Tag: kind

A Spicy, Dicey, Mango Relish

I’m sure I’ve done at least 50 videos where I promise I’ll
show a side dish or technique seen therein at a future date. Of course, I
usually forget about it shortly thereafter, unless someone pokes me, but in the
case of this spicy mango relish, I actually reminded myself.


I found myself in possession of some nice, fat shrimp, which
I planned to spice up and sear simply (I promise to show that recipe at a
future date). I was thinking of topping with some kind of fresh salsa, when I
saw Michele had bought some mangoes for a lassi (I promise to show that recipe
at a future date).

As luck would have it, the mangoes were sitting near a can of
coconut milk, and I remembered the rice pudding video, and the diced mango
technique I had so casually promised. The rest of the story is kind of
anti-climatic.

This mango relish is wonderfully versatile and infinitely
adaptable. It might be at its best simply enjoyed with tortilla chips, but a
close second would be as I used it here, to dress some kind of spicy meat. It
was crazy good on these shrimp. Promise me you will give it a try soon…or at a
future date. Enjoy!


Ingredients for about 3/4 cup Mango Relish:
1 mango, prepped as shown
2 tsp chopped cilantro
2 tsp sambal chili sauce, or other type of fresh or jarred
chilies
2 tsp rice wine vinegar
big pinch of salt
Please Note: everything here is “to taste.”

How to Flip Food in a Pan Like a Chef

I always feel a little guilty when I post one of these
technique videos, which is kind of strange since I get just as many “wishes”
for this type of demo, as I do for straight recipes. People seem to like
them, and I’ll get lots of comments asking for more of the same, but there’s
just something about not being able to take a bite out of the final product
that leaves me slightly unsatisfied.


Of course, I could have eaten some more cheese balls at the
end, but you know what I’m saying. Anyway, lack of proper money shot
notwithstanding, I hope this “cheesy” trick helps you master this very basic
and desirable kitchen skill.

By the way, this is about much more than just looking cool.
Depending on the recipe, flipping the food around without having to use a spoon
or spatula can be a big advantage. It’s faster, more effective, and yes, it looks
super cool too. I hope you give this a try soon. Enjoy!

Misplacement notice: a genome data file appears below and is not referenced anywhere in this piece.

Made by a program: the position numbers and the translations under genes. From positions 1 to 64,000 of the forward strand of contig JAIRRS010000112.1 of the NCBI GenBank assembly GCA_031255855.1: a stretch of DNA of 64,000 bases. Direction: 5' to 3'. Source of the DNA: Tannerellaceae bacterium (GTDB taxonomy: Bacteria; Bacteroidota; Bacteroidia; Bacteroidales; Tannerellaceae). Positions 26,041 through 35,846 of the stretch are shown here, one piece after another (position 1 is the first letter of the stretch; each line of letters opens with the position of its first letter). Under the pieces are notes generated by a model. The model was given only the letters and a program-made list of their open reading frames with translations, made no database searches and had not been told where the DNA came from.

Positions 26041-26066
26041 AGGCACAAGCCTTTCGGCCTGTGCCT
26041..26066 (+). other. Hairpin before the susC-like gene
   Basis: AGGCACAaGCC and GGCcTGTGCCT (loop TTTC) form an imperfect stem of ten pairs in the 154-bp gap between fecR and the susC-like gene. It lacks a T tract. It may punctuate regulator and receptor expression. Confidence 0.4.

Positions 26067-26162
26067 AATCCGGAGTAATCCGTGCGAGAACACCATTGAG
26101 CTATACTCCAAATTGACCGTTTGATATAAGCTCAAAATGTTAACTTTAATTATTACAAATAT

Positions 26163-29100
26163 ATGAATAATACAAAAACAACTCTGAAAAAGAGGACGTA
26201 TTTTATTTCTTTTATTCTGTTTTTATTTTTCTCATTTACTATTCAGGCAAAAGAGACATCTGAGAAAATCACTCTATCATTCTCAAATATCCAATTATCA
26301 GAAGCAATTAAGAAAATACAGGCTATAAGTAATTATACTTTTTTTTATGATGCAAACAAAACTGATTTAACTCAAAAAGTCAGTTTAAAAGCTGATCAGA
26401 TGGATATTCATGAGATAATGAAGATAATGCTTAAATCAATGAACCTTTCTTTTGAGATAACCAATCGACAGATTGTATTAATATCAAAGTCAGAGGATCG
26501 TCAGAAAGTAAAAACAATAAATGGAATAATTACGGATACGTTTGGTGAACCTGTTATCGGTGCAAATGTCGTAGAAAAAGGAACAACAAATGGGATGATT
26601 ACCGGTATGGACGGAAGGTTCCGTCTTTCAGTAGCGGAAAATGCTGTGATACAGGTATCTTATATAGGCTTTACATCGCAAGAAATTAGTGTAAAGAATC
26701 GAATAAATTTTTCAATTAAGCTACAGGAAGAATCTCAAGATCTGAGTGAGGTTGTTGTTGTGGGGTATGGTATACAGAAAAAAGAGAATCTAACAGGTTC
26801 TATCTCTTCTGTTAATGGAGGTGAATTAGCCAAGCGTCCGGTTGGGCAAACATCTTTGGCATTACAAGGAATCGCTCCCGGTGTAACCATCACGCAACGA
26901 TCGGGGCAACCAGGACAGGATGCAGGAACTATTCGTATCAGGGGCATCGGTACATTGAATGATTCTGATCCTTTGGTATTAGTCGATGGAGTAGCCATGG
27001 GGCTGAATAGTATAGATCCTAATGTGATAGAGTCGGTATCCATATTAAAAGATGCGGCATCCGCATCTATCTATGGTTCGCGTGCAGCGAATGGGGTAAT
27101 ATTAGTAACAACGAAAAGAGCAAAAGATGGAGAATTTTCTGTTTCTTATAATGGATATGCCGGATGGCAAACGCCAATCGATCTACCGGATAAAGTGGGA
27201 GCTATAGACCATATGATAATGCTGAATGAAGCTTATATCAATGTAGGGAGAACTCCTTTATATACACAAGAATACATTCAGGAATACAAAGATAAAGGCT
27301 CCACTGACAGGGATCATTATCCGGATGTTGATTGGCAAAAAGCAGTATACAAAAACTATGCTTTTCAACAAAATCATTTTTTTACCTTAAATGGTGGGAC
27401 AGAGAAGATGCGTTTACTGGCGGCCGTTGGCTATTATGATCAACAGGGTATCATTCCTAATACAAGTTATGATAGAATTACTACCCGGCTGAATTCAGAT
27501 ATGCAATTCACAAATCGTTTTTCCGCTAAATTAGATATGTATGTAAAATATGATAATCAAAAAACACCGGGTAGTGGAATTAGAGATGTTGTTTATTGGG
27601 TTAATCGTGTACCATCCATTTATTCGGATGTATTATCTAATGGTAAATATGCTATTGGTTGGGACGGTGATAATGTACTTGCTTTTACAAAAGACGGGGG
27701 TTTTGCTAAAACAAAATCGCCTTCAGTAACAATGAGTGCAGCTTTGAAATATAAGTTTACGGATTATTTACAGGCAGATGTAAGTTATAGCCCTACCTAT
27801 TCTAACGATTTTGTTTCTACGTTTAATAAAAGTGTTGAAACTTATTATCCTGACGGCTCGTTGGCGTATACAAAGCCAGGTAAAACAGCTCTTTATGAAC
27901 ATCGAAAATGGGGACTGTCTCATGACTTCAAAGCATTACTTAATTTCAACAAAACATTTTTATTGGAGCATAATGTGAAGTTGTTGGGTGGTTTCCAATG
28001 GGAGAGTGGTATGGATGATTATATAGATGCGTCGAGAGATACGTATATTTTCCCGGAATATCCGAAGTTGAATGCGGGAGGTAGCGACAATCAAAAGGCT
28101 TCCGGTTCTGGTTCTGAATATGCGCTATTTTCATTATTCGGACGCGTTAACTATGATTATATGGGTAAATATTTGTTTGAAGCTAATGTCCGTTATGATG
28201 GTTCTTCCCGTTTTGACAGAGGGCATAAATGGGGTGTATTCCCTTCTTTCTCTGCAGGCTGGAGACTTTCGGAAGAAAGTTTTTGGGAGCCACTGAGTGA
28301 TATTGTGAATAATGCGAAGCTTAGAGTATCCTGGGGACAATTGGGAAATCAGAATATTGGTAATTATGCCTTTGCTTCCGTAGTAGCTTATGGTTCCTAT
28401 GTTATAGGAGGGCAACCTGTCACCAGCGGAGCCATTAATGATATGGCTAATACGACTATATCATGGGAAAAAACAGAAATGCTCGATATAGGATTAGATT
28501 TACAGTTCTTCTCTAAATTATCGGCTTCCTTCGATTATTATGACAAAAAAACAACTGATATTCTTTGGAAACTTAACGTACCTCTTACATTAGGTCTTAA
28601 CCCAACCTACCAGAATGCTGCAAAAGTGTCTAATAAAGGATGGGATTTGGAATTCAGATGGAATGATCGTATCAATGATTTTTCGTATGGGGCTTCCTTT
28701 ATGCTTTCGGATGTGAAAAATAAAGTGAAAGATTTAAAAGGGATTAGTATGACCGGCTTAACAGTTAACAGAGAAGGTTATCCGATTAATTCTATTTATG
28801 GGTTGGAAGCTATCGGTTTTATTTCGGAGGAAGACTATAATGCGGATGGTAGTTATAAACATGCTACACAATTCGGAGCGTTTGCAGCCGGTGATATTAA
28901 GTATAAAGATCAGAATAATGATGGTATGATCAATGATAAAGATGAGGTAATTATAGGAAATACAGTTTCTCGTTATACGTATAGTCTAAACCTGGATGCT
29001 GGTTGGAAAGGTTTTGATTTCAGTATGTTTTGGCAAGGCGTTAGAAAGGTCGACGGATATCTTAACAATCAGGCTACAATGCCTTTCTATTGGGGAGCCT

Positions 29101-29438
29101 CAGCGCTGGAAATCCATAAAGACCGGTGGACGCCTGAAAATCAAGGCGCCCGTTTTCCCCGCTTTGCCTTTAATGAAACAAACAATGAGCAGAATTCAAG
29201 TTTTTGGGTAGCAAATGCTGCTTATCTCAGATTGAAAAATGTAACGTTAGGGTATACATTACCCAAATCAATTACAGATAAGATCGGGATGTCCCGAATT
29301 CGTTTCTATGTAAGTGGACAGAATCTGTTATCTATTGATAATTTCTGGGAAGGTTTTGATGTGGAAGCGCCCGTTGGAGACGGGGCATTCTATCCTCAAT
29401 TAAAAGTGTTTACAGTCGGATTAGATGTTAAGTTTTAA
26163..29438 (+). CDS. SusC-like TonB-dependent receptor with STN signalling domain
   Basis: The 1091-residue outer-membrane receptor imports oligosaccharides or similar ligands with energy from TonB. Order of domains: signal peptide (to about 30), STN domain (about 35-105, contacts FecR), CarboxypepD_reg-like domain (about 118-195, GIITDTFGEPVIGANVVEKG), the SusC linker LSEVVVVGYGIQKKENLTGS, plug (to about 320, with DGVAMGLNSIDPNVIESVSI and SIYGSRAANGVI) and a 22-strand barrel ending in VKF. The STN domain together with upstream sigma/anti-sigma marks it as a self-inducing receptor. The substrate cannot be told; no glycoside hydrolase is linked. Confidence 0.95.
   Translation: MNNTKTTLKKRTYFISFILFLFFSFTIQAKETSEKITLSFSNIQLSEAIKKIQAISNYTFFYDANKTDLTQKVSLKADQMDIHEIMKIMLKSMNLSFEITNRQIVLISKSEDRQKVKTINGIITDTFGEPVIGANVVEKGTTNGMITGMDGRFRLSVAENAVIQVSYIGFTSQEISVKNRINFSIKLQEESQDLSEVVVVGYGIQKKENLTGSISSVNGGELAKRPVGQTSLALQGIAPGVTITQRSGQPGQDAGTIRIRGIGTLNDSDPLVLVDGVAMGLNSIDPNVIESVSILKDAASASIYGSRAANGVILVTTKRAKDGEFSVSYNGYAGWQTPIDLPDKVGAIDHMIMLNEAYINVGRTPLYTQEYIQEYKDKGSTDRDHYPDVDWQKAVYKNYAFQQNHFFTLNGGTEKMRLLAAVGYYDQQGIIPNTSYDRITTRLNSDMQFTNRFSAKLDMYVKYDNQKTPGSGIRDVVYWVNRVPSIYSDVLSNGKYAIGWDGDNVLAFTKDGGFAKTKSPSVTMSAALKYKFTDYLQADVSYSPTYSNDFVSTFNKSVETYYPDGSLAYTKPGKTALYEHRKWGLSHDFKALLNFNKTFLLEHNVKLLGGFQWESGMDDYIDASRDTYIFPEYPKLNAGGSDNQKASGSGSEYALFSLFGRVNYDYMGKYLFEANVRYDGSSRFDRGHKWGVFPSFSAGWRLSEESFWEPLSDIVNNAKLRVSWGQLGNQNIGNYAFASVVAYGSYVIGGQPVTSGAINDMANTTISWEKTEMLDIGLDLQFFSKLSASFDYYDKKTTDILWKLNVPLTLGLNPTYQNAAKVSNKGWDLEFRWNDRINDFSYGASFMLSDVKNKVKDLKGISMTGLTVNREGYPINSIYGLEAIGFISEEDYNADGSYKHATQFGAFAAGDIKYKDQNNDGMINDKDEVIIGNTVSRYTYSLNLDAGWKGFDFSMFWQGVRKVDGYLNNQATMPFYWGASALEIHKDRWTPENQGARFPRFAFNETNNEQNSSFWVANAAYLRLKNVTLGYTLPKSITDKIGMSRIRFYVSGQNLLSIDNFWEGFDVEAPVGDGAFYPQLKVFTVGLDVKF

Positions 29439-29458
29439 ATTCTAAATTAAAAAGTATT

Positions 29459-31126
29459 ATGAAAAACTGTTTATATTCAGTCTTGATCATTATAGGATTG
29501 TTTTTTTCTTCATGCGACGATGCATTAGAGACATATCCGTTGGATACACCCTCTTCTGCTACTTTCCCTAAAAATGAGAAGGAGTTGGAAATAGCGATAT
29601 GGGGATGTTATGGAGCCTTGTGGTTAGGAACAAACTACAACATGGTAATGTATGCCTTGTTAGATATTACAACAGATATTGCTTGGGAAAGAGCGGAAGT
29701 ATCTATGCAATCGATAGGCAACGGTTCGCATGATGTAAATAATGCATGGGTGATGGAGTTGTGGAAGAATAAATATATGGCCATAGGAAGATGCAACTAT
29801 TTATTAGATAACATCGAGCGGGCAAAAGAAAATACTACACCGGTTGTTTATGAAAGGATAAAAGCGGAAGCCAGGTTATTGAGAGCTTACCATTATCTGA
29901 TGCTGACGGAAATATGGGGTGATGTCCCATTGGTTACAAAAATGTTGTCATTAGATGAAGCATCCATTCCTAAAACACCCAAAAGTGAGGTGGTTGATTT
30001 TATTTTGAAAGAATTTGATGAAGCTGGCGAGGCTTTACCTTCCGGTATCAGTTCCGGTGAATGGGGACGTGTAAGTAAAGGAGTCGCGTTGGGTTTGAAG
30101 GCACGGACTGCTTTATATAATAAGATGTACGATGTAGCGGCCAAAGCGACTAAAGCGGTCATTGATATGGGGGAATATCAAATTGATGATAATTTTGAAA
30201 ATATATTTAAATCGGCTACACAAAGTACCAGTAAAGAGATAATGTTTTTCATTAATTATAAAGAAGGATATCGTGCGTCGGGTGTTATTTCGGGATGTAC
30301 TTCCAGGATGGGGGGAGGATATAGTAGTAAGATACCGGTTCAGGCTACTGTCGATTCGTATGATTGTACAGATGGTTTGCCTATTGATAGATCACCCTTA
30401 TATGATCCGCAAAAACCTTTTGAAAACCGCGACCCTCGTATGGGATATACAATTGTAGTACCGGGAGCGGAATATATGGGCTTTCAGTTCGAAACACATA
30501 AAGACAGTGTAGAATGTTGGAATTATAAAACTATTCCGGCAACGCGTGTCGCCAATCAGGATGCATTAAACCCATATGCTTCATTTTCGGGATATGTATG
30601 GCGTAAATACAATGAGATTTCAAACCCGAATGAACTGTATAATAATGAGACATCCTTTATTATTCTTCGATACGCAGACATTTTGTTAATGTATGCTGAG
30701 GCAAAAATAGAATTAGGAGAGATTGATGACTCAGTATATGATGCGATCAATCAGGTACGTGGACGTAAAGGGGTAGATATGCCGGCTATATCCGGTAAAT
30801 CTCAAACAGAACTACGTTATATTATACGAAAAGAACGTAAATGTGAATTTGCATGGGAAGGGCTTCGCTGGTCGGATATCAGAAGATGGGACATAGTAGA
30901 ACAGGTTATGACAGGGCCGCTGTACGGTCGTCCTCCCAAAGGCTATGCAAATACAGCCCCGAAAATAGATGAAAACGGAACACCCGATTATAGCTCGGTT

Spinach & Leek Torta di Riso – Open Recipe, Insert Vegetables

I made this delicious and rustic torta di riso with fresh spinach and leeks, but the recipe is a perfect catchall for those abundant summer vegetables. Things like eggplant, peppers, beans, and squash will all work beautifully. Just cut them kind of small, cook them tender, and let the rice, cheese, and eggs do the rest.


I also encourage the use of other cheeses with, or instead of the Parmigiano-Reggiano seen herein. Fontina would be a great choice, as would almost any other melty variety. You can also double the recipe and use a taller spring form pan, which will give you a taller and more authentic looking torta.

Speaking of authentic, this isn’t. Whether sweet or savory, these are usually done with some kind of crust, which I generally skip. It’s not like it’s bad with a crust, but it adds another step, and for me the payoff isn’t worth the extra time, work, and calories.


So, whether you’re making this to use up leftover rice and/or vegetable; or your playing the old “we’re having pie for dinner!” prank on your family, I hope you give this a try soon. Enjoy!


Ingredients for 6 portions:
1 tbsp olive oil, plus more as needed
3 cups chopped leeks (2 large leeks, about 1 cup sautéed)
3 cloves garlic, minced
2 cups cooked rice
1 1/2 cups finely chopped cooked spinach, squeezed very dry
2 large eggs, beaten
3/4 cup finely grated Parmigiano-Reggiano cheese, or other delicious cheese, plus more to dust pan and top
1 generous teaspoon fine salt, or to taste
1/2 tsp freshly ground black pepper
pinch cayenne
pinch nutmeg
– 350 degrees F. for 35 – 40 minutes

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